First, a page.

"Wine?" Said the general. "Wine?"

"Yes," continued Næs, "we have bought caviar, and we have no wine. And it would be a pity for the delicious caviar if it were eaten without wine. Don't you think so too, General? "

"How do you think you can get wine here? At NATO headquarters? Wine?"

"Of course, we can also take liquor," Næs said, "but we thought we would be too clean. And don't you have vodka here? We could of course take whiskey, but in that case not rye, just Scottish. ”

No longer did we come. Presumably an alarm was sounded, and the reception was filled with armed forces. Then we were put on the door led by a dozen people with rifles and the Lord knows what in the belt.

A few minutes later, we stood outside the barbed wire, and that night we took our caviar to a strong and tasty cup of tea. By the way, we drank it by the glass to make it a little more Russian.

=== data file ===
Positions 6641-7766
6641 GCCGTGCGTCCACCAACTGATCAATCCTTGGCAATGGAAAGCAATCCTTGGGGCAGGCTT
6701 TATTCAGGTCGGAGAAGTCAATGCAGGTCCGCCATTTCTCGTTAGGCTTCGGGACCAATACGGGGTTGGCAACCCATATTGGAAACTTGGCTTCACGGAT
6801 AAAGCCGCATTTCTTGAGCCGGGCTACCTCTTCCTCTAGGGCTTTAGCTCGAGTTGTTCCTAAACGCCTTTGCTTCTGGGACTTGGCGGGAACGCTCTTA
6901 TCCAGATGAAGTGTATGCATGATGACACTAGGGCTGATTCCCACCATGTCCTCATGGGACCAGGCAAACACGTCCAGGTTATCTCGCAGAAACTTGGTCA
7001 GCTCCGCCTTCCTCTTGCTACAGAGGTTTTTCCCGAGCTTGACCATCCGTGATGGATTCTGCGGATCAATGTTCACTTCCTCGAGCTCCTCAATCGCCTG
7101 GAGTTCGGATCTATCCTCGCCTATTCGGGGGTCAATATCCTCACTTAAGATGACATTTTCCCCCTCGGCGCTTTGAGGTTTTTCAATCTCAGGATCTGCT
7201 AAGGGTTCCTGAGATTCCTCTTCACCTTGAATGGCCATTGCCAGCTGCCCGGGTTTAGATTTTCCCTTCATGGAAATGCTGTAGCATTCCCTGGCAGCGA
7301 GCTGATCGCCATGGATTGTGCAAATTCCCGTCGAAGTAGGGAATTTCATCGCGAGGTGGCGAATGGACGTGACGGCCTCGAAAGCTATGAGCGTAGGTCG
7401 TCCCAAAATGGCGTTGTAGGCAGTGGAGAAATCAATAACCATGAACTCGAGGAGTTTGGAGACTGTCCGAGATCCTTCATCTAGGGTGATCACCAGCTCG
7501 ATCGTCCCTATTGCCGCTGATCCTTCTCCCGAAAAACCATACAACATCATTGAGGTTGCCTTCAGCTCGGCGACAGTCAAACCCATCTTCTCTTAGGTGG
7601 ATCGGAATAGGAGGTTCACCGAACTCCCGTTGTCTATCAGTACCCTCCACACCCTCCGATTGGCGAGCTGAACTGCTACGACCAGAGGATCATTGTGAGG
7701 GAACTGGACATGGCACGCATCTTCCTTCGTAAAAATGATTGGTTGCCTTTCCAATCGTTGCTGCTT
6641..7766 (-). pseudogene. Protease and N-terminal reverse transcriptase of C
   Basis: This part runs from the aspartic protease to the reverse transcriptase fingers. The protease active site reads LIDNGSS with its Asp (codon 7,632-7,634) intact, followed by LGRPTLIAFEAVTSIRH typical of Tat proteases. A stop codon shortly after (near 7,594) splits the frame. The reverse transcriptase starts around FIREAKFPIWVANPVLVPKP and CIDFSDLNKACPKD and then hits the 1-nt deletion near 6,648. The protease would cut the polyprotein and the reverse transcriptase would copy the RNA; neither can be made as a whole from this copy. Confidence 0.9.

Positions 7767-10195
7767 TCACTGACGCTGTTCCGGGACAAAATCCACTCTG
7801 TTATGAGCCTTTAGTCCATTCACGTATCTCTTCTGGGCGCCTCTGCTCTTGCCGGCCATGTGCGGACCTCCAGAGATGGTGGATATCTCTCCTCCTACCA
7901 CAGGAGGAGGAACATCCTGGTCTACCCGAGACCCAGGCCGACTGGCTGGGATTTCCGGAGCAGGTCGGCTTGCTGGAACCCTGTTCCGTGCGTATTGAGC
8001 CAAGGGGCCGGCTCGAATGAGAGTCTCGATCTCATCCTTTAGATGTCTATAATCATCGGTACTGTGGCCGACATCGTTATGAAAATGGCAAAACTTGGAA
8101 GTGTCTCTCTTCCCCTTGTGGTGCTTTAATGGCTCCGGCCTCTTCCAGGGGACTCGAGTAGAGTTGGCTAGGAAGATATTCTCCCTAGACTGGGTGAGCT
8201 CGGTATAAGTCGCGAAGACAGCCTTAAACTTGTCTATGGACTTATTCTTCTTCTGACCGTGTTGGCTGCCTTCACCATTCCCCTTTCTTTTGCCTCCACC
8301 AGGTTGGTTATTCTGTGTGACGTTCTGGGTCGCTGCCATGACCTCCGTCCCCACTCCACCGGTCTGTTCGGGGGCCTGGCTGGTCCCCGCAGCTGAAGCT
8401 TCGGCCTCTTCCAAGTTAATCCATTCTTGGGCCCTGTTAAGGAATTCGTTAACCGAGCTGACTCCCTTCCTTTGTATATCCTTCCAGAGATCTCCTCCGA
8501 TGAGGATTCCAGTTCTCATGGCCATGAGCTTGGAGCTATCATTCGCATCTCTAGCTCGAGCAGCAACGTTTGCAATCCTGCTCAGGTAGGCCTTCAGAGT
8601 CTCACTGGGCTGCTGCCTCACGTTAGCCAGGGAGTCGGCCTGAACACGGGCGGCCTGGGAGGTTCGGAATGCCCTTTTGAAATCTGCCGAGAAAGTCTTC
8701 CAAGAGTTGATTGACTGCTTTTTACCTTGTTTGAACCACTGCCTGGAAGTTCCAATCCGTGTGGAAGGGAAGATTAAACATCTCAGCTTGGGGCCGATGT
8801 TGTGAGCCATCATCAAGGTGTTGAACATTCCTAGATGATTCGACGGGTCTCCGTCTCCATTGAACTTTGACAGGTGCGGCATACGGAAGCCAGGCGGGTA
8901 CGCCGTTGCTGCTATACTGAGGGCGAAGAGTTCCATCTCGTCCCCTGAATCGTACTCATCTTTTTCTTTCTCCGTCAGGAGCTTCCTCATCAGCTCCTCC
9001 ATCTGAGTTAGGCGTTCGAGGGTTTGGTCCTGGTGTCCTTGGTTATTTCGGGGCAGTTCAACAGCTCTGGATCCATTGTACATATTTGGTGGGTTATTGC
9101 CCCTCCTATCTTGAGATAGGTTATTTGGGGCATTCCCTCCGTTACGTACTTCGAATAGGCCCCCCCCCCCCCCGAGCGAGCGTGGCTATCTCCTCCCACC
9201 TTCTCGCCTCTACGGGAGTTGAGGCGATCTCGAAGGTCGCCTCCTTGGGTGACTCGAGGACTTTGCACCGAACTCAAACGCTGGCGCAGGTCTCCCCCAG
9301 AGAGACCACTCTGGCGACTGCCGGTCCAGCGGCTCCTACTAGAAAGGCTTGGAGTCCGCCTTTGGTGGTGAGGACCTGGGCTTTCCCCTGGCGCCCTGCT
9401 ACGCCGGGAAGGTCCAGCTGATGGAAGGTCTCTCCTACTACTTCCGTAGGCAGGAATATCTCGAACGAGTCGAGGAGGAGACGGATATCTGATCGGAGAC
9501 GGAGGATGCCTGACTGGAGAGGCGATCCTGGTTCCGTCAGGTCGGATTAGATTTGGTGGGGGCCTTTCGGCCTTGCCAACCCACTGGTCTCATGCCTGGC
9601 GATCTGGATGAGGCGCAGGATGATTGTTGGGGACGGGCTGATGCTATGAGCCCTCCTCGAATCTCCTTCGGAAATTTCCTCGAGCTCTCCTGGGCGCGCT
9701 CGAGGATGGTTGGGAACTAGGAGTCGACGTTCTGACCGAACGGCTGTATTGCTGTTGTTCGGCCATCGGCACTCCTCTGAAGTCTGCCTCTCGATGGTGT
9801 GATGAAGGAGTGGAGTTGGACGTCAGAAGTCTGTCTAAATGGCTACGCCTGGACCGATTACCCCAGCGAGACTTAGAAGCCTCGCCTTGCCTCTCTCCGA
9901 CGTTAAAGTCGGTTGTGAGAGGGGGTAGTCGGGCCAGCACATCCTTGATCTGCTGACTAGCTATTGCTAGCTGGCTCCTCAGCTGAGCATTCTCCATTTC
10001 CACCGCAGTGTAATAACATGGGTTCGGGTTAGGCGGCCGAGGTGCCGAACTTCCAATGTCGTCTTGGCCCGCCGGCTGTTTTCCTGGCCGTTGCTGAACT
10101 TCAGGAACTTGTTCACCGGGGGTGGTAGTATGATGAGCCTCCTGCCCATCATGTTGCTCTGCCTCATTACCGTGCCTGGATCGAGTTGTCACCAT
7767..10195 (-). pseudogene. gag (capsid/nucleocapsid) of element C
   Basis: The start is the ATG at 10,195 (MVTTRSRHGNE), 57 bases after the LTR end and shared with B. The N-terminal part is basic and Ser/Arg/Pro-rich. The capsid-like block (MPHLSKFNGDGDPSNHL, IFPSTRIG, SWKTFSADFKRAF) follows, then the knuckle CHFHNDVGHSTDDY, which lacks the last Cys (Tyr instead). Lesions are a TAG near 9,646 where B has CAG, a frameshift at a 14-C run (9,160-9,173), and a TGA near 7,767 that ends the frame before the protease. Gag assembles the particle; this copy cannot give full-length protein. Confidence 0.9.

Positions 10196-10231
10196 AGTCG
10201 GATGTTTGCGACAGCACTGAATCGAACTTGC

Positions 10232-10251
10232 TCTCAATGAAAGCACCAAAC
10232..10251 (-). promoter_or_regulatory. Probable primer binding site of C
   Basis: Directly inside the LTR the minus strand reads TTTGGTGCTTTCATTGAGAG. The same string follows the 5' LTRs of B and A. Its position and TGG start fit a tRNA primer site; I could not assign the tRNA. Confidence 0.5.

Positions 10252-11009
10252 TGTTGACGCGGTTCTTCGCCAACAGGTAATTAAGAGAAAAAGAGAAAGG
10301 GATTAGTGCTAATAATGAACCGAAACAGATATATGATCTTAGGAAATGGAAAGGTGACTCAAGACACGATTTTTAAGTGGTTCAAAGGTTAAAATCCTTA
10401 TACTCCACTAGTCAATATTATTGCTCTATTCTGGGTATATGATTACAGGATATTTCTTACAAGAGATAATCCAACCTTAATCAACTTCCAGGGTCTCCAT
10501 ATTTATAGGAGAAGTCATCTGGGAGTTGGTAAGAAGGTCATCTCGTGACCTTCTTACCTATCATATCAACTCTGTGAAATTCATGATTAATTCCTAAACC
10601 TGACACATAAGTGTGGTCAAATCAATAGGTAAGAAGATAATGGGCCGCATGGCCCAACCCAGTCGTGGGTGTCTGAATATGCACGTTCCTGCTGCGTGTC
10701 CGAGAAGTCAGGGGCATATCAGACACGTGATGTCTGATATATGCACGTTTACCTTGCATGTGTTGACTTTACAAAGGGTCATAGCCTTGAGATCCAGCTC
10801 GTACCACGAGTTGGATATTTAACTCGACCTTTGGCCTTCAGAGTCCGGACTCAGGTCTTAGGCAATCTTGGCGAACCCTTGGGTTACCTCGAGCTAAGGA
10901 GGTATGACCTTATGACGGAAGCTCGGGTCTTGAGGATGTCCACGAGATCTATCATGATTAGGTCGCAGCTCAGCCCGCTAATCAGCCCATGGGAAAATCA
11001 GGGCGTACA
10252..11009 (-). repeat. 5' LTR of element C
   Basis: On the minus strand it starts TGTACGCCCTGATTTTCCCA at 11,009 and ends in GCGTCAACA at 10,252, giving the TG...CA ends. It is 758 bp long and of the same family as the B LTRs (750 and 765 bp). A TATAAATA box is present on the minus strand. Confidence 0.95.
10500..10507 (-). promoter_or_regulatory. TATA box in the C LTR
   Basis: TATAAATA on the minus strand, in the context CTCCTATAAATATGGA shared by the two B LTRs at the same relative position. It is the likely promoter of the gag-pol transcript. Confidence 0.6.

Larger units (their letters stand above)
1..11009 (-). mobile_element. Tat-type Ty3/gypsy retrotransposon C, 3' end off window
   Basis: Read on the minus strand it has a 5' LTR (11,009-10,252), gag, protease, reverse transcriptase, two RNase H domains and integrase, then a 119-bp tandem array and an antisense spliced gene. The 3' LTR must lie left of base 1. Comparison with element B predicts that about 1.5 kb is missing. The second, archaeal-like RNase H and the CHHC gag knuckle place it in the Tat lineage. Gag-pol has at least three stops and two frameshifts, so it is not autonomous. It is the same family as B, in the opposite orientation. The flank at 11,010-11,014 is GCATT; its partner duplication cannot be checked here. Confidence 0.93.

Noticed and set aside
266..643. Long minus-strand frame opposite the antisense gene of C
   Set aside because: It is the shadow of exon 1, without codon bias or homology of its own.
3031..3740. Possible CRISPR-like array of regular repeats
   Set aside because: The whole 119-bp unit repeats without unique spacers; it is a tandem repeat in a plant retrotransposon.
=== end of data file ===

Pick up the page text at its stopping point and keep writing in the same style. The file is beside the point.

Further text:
Afterwards, Næs caught a living mouse with his hands, a sight I had never witnessed before. And he did it with a dexterity that could only be due to years of training in logical empiricism and climbing in the Himalayas. But that's another story.

The above is the full and complete truth about how Professor Arne Næs and I jointly conquered NATO. The distance in time may have resulted in some details being forgotten or omitted, but in broad terms it was exactly the way our campaign was going. With horror, I have sometimes thought about what it could have done if the conquerors had not been as peaceful and harmless as we both are. A solitary and biting anarcho-syndicalist could have planted a whole bouquet of bombs in the middle of the flower beds, or for that matter anywhere. And the first officer who went to pick his morning tulip would have touched the trigger.

It should have been a nice story for the press.